Recent studies suggest maternal folic acid supplementation may help to: 

-Prevent delays in childhood speech development

-Decrease childhood behavioral difficulties

-Support fertility in both partners

-Prevent pre-term labor

Printed in a recent addition to the Journal of American Medical Association, an article by clinical psychologist Christine Roth discussed the connection between low maternal folic acid and childhood speech development:

“Maternal use of supplements containing folic acid within the period from four weeks before, to eight weeks after conception was associated with a substantially reduced risk of severe language delay in children at age 3 years”

These findings support current recommendations for young, fertile women to take folic acid before and during early pregnancy. Since folic acid deficiency is known to disrupt nervous system development early in pregnancy, it is not surprising to find that there may be other symptoms of an impaired nervous system, such as delayed speech. There is great potential for other neurological symptoms to arise in mothers not getting enough folic acid.

Early data from another study, this one published in the Journal of Child Psychology and Psychiatry, suggests more behavioral difficulties arise in children (average age of 8 years) whose mothers had a lower level of folate during early pregnancy. Specifically, these children were at greater risk for hyperactivity and difficulties with peers.

Folic acid supplementation doesn’t only apply to future moms. Both women and men should consider supplementing before pregnancy, as it is an essential part of the reproductive system for both sexes. Research suggests  a deficiency in folate (the body’s form of folic acid) may impair fertility for both partners, as it is an important nutrient in sperm and egg maturation.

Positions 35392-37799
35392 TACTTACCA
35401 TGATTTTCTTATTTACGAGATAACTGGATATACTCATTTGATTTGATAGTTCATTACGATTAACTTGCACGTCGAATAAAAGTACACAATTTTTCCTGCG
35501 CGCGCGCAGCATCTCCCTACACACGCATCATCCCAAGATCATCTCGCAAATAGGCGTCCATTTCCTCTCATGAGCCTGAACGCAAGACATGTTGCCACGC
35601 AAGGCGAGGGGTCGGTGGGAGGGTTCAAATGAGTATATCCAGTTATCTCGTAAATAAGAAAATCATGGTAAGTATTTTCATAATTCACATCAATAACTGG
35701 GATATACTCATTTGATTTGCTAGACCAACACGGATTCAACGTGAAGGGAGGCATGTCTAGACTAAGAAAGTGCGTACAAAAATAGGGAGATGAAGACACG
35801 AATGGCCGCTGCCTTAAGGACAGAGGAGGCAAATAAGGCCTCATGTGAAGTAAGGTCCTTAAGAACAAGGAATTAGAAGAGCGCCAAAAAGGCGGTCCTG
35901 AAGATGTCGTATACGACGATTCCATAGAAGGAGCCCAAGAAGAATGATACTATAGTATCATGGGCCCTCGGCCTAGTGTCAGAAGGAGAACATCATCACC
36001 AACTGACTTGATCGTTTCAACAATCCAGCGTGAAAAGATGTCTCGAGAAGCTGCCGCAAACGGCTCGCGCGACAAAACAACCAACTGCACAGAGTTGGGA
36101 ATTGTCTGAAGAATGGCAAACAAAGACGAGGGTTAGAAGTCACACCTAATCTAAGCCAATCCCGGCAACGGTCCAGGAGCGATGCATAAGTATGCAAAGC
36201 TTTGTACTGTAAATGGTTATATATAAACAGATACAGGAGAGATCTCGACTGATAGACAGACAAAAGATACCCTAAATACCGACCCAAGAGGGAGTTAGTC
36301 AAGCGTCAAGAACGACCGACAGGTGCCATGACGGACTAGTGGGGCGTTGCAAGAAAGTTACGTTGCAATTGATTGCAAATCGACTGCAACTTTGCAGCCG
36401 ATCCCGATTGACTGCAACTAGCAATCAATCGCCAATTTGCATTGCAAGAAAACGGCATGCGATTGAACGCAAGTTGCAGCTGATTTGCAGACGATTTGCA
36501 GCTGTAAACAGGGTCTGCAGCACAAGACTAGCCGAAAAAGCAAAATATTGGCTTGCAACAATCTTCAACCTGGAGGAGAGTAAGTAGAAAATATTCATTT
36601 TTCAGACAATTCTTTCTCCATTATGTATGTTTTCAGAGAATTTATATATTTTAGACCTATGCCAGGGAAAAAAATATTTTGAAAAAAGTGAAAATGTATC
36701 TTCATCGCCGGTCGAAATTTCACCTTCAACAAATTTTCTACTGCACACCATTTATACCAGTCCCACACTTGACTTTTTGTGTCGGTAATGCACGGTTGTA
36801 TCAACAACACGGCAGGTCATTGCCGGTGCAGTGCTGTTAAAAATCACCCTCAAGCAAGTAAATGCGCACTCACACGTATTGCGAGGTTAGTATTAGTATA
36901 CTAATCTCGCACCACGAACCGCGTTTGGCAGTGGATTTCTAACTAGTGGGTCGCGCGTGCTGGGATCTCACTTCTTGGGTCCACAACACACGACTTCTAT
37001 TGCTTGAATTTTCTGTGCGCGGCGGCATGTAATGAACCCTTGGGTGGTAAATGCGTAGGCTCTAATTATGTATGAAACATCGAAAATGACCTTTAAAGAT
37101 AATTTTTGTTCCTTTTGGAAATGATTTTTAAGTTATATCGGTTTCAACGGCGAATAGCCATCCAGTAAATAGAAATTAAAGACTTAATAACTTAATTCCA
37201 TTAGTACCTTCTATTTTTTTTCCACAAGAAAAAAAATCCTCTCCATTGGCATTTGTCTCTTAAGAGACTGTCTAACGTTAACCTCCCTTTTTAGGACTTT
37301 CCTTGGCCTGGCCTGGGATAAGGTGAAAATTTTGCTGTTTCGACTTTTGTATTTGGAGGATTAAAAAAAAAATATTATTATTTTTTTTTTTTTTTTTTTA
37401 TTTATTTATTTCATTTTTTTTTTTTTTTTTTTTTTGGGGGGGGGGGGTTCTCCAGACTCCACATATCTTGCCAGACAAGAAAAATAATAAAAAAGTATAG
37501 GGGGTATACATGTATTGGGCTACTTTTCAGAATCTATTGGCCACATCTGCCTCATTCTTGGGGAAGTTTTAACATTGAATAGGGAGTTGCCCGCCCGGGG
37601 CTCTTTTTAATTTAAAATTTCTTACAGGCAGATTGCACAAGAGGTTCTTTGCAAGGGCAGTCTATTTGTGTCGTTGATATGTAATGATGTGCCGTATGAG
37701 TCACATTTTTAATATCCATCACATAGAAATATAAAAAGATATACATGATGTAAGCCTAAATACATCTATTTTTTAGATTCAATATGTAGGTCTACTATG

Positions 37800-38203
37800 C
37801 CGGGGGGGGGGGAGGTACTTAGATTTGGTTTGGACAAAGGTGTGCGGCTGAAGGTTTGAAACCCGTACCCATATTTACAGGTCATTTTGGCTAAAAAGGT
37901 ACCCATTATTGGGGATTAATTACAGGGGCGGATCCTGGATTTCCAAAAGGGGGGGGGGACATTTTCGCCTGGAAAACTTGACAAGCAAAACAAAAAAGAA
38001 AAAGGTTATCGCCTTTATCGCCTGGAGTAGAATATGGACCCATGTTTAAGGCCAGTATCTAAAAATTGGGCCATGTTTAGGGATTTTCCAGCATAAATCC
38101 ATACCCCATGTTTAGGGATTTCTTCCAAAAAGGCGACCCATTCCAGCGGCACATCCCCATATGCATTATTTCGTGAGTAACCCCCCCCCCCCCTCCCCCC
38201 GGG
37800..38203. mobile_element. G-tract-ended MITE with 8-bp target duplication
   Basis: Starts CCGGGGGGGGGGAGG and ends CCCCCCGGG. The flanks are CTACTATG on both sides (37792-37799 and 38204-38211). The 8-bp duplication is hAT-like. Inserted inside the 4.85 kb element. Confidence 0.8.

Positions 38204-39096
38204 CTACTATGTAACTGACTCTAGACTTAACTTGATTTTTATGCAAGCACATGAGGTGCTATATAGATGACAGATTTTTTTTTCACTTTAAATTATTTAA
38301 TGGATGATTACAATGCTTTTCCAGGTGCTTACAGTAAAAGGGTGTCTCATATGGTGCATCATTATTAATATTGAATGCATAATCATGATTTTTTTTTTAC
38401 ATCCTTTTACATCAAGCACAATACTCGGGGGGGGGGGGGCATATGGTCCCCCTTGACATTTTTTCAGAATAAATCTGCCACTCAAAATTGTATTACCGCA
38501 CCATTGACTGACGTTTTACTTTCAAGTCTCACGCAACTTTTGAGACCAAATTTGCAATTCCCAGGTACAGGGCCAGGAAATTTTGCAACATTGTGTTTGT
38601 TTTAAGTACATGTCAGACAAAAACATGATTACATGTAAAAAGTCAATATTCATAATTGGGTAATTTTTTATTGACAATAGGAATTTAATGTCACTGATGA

Another widely studied basis for taking folic acid is to prevent early labor. In one such study of moms, all with varied but normal folate levels, those with higher levels were as much as 60% less likely to give birth to a pre-term baby. With so many known health risks for preemies (learning disabilities, delayed development, death, etc.), taking folic acid should be a step every women takes before starting her family.

 

According to the National Institutes of Health, foods richest in folic acid include:

   Enriched grains

   Legumes: Black-eyed peas, Great Northern beans, Lentils, Peanuts

   Vegetables: Spinach, Green peas, Broccoli, Asparagus

Common causes of folate deficiency include:

   Pregnancy and breastfeeding

   Alcohol intake

   Malabsorption

   Medications such as Metformin

Potential symptoms of folate deficiency:

   Loss of appetite

   Irritability

   Diarrhea

   Heart palpitations

   Weakness

   Sore tongue

If you are planning on beginning a family, or you are already pregnant, speak with your healthcare provider today about the right supplements for you.

 

Dr. Kaley Bourgeois

 

References:

NIH: Office of Dietary Supplements, http://ods.od.nih.gov/factsheets
MedlinePlus–Healthday, Folic Acid in Pregnancy May Prevent Kids’ Language Delays, 2011
Scholtz, W., et al., Lower maternal folate status in early pregnancy is associated with childhood hyperactivity and peer problems in offspring., J Child Psychol Psychiatry, 2010 May; 51(5): 594-602.
Ebisch, I., et al., The important of folate, zinc and antioxidants in the pathogenesis and prevention of subfertility., Oxford Journal: Human Reproductive Update, vol. 13, issue 2, pp. 163-174.
Bodnar, LM., et al., Maternal serum folate species in early pregnancy and risk of preterm birth., Am J Clin Nutr. 2010 Oct; 92(4): 864-71.